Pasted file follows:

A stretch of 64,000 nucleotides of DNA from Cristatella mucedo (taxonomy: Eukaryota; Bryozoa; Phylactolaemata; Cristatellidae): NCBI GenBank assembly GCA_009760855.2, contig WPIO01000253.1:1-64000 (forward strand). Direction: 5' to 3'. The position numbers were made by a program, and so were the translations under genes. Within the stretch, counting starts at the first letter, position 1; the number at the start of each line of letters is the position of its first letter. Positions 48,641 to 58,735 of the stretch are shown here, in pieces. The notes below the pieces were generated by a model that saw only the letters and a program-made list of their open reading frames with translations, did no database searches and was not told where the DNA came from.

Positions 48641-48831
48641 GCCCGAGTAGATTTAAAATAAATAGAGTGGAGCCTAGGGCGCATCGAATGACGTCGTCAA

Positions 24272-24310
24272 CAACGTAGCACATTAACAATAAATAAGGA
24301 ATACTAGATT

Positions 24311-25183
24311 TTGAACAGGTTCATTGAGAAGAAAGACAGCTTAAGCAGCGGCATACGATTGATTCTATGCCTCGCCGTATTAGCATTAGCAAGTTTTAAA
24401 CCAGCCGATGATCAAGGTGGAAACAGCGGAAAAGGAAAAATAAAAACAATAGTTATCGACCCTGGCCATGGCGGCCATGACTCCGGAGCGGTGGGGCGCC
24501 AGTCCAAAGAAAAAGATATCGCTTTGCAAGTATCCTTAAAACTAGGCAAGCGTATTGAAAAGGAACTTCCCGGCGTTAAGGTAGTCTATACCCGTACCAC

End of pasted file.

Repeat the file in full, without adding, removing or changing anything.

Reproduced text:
A stretch of 64,000 nucleotides of DNA from Cristatella mucedo (taxonomy: Eukaryota; Bryozoa; Phylactolaemata; Cristatellidae): NCBI GenBank assembly GCA_009760855.2, contig WPIO01000253.1:1-64000 (forward strand). Direction: 5' to 3'. The position numbers were made by a program, and so were the translations under genes. Within the stretch, counting starts at the first letter, position 1; the number at the start of each line of letters is the position of its first letter. Positions 48,641 to 58,735 of the stretch are shown here, in pieces. The notes below the pieces were generated by a model that saw only the letters and a program-made list of their open reading frames with translations, did no database searches and was not told where the DNA came from.

Positions 48641-48831
48641 GCCCGAGTAGATTTAAAATAAATAGAGTGGAGCCTAGGGCGCATCGAATGACGTCGTCAA

Positions 24272-24310
24272 CAACGTAGCACATTAACAATAAATAAGGA
24301 ATACTAGATT

Positions 24311-25183
24311 TTGAACAGGTTCATTGAGAAGAAAGACAGCTTAAGCAGCGGCATACGATTGATTCTATGCCTCGCCGTATTAGCATTAGCAAGTTTTAAA
24401 CCAGCCGATGATCAAGGTGGAAACAGCGGAAAAGGAAAAATAAAAACAATAGTTATCGACCCTGGCCATGGCGGCCATGACTCCGGAGCGGTGGGGCGCC
24501 AGTCCAAAGAAAAAGATATCGCTTTGCAAGTATCCTTAAAACTAGGCAAGCGTATTGAAAAGGAACTTCCCGGCGTTAAGGTAGTCTATACCCGTACCAC